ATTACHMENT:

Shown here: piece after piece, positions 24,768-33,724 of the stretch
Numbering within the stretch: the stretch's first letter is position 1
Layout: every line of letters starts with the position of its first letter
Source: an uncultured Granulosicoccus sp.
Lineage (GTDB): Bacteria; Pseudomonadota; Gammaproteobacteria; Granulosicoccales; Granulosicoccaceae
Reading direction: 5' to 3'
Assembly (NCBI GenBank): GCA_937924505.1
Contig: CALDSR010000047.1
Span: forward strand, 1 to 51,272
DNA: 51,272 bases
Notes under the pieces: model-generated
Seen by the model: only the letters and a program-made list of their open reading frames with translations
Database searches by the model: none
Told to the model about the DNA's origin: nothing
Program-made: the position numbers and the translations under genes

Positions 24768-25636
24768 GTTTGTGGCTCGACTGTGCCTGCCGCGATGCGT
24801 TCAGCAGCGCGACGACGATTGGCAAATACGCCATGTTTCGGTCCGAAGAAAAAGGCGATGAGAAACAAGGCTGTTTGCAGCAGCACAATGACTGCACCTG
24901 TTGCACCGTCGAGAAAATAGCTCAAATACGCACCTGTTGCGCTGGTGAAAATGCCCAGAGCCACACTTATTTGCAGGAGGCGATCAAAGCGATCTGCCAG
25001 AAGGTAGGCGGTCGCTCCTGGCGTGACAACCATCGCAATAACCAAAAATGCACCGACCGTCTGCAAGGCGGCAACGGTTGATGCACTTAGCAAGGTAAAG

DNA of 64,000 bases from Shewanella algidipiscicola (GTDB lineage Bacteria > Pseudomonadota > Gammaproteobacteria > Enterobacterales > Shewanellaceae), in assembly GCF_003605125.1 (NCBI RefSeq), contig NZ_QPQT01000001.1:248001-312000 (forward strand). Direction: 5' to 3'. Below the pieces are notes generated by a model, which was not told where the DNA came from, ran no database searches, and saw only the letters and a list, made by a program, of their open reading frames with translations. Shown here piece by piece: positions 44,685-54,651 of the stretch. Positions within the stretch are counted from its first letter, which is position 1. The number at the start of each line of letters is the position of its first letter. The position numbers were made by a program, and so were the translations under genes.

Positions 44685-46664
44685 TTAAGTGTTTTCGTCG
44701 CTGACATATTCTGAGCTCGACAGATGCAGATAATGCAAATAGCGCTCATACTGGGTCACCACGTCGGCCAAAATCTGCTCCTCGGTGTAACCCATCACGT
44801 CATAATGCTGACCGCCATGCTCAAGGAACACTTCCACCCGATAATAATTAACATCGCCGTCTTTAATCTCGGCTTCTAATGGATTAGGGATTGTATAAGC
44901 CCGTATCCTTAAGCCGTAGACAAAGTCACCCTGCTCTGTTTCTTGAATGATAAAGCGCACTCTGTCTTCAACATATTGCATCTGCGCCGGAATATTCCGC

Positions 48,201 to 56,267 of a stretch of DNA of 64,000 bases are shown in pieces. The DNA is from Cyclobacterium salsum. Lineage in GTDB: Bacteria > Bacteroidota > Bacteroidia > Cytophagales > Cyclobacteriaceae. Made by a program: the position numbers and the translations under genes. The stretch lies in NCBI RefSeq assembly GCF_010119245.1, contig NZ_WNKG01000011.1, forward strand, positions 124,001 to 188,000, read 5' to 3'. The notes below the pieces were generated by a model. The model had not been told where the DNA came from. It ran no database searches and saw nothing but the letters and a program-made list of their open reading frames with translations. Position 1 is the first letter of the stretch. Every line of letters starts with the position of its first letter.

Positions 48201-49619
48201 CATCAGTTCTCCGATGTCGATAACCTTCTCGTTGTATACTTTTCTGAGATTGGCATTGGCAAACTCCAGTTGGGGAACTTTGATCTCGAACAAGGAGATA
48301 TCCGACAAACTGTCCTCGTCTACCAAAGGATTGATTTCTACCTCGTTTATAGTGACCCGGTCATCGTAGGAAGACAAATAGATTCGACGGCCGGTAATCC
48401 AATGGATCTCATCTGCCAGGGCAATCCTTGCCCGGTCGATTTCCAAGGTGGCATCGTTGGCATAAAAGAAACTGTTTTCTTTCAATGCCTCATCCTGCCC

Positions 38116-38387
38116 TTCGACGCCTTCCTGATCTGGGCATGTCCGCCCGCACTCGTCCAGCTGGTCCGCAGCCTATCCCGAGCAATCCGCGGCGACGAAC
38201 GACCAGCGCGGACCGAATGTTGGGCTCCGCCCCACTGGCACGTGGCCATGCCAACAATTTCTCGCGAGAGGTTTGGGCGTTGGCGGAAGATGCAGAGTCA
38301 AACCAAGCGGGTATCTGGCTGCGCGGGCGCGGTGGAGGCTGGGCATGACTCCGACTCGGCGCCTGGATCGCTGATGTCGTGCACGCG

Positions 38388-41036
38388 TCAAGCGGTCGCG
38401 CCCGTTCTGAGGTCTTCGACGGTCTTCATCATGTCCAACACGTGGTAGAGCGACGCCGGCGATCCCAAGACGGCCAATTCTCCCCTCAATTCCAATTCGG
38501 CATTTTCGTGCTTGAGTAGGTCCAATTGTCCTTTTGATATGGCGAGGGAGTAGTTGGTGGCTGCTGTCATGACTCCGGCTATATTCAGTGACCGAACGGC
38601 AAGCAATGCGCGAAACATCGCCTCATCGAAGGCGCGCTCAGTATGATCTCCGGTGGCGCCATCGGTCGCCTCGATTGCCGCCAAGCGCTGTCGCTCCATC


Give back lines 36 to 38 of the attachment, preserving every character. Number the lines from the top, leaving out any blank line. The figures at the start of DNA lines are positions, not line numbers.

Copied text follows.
Positions 38388-41036
38388 TCAAGCGGTCGCG
38401 CCCGTTCTGAGGTCTTCGACGGTCTTCATCATGTCCAACACGTGGTAGAGCGACGCCGGCGATCCCAAGACGGCCAATTCTCCCCTCAATTCCAATTCGG